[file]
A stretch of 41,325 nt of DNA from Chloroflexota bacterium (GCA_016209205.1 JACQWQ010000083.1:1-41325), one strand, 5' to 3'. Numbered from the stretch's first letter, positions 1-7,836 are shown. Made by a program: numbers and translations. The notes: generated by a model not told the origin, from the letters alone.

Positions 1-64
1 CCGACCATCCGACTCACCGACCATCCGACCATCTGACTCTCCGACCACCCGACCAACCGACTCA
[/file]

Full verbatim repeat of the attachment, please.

A stretch of 41,325 nt of DNA from Chloroflexota bacterium (GCA_016209205.1 JACQWQ010000083.1:1-41325), one strand, 5' to 3'. Numbered from the stretch's first letter, positions 1-7,836 are shown. Made by a program: numbers and translations. The notes: generated by a model not told the origin, from the letters alone.

Positions 1-64
1 CCGACCATCCGACTCACCGACCATCCGACCATCTGACTCTCCGACCACCCGACCAACCGACTCA